The manuscripts and correspondence of Leibniz possess a special interest: they are invaluable as aids to the study of their author's part in the invention and development of the infinitesimal calculus. In addition, the main ideas behind Leibniz's philosophical theories lay here, in his mathematical work.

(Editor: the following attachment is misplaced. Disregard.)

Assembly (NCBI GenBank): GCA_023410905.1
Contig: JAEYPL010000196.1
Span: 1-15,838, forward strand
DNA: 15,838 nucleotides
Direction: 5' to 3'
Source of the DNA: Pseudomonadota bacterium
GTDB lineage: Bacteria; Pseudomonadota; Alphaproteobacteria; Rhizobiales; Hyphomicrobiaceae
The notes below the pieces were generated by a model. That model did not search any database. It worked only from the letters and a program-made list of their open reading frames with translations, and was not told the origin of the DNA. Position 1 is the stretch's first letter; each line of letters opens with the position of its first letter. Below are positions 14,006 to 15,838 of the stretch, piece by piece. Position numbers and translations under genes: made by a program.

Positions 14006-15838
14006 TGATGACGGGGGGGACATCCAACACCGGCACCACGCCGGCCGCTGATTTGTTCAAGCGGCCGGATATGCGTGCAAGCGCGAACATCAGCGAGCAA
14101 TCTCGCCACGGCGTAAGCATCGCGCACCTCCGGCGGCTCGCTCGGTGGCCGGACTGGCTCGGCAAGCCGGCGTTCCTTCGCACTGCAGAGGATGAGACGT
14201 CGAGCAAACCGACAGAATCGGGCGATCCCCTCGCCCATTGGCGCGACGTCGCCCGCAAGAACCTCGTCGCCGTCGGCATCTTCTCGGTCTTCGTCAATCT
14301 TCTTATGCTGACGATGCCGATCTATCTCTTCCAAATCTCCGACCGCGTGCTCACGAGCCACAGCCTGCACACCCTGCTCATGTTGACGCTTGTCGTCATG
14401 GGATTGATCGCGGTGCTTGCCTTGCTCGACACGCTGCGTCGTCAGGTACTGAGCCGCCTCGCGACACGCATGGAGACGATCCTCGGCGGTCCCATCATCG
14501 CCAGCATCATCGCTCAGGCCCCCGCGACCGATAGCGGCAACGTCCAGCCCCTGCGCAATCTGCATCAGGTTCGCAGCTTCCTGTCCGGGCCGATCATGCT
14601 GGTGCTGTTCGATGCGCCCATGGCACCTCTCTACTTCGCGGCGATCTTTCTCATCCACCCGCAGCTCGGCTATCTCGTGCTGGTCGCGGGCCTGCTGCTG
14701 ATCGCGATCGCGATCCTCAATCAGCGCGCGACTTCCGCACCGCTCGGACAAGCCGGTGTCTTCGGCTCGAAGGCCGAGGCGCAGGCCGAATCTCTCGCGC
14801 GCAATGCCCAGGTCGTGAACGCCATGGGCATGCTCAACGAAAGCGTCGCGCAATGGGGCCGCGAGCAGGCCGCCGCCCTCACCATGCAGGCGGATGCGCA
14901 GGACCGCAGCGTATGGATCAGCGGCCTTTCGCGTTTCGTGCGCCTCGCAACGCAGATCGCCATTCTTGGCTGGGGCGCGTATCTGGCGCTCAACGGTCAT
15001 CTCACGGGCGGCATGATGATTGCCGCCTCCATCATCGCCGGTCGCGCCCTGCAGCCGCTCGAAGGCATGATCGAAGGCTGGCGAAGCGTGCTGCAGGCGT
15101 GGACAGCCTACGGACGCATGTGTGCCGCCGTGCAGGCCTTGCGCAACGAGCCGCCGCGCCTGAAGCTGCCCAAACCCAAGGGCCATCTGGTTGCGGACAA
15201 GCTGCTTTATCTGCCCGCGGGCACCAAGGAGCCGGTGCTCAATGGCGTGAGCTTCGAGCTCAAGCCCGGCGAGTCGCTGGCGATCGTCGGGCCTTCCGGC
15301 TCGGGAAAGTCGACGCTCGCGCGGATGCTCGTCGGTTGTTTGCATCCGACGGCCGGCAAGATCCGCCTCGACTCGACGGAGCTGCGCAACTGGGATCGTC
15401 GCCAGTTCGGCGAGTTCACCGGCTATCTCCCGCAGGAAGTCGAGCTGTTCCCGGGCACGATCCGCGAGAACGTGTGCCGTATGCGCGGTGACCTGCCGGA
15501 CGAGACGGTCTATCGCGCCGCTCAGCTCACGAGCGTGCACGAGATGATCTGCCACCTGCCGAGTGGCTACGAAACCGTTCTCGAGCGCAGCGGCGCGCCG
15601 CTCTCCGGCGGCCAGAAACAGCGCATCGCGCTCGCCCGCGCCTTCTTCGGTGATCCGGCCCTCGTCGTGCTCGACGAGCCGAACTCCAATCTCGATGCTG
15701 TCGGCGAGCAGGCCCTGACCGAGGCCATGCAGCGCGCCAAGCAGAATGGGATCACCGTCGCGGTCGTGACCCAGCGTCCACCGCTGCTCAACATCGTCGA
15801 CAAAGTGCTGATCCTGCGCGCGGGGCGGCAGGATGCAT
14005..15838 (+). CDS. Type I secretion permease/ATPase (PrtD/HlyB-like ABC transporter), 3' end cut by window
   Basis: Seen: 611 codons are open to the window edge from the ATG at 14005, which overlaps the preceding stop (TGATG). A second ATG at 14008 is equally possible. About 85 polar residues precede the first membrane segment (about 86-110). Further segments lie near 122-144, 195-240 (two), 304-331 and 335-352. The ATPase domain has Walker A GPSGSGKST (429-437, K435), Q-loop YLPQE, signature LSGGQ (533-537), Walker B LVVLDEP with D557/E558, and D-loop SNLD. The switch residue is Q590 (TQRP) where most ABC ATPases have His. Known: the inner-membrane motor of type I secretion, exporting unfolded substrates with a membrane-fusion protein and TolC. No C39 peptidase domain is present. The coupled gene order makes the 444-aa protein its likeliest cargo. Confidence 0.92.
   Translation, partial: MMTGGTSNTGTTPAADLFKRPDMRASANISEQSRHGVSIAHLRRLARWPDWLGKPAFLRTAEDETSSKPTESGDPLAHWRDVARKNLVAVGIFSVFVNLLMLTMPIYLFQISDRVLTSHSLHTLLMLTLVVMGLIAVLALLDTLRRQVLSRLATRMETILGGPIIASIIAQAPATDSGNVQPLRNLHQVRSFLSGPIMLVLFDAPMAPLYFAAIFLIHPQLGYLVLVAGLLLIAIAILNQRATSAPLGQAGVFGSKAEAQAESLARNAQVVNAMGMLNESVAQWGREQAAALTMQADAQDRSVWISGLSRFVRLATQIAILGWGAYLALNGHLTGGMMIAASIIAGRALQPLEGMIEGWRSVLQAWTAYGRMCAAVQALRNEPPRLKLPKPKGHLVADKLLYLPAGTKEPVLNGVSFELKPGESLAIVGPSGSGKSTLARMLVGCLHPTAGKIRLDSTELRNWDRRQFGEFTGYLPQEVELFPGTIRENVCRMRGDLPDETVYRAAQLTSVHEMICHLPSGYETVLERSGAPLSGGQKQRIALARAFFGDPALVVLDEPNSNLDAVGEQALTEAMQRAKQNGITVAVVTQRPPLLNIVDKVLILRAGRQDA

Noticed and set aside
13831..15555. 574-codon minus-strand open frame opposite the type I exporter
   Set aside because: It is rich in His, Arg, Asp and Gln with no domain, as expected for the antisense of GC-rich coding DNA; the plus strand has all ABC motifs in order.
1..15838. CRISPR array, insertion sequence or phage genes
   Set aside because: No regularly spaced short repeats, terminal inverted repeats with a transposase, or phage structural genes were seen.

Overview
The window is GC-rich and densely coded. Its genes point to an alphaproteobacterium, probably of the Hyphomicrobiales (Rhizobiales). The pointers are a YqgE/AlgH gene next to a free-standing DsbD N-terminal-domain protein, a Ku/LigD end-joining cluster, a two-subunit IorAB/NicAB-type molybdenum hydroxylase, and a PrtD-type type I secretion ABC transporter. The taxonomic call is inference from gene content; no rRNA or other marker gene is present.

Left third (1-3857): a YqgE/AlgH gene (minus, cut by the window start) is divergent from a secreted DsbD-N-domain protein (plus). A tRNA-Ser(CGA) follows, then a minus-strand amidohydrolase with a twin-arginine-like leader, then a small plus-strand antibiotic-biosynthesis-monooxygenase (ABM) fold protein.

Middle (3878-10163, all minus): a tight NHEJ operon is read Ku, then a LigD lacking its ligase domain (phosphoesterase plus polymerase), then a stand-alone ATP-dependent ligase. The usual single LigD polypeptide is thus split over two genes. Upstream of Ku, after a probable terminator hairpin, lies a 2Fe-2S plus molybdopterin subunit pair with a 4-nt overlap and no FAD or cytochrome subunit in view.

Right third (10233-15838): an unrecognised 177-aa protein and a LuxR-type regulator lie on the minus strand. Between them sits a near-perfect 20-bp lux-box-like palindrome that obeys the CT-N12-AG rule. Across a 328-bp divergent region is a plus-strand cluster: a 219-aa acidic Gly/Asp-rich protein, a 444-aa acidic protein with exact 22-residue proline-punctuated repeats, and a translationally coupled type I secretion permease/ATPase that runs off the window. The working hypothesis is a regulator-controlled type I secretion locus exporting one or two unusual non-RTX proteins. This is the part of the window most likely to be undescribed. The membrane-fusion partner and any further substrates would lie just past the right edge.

This volume consists of two sections. The first part features Leibniz's own accounts of his work, and the second section comprises critical and historical notes and essays. An informative Introduction leads to the "postscript" to Leibniz's 1703 letter to James Bernoulli, his "Historia et Origio Calculi Differentialis," and manuscripts of the period 1673-77. Essays by the distinguished scholar C. I. Gerhardt follow—Leibniz in London and Leibniz and Pascal, along with additional letters and manuscripts by Leibniz.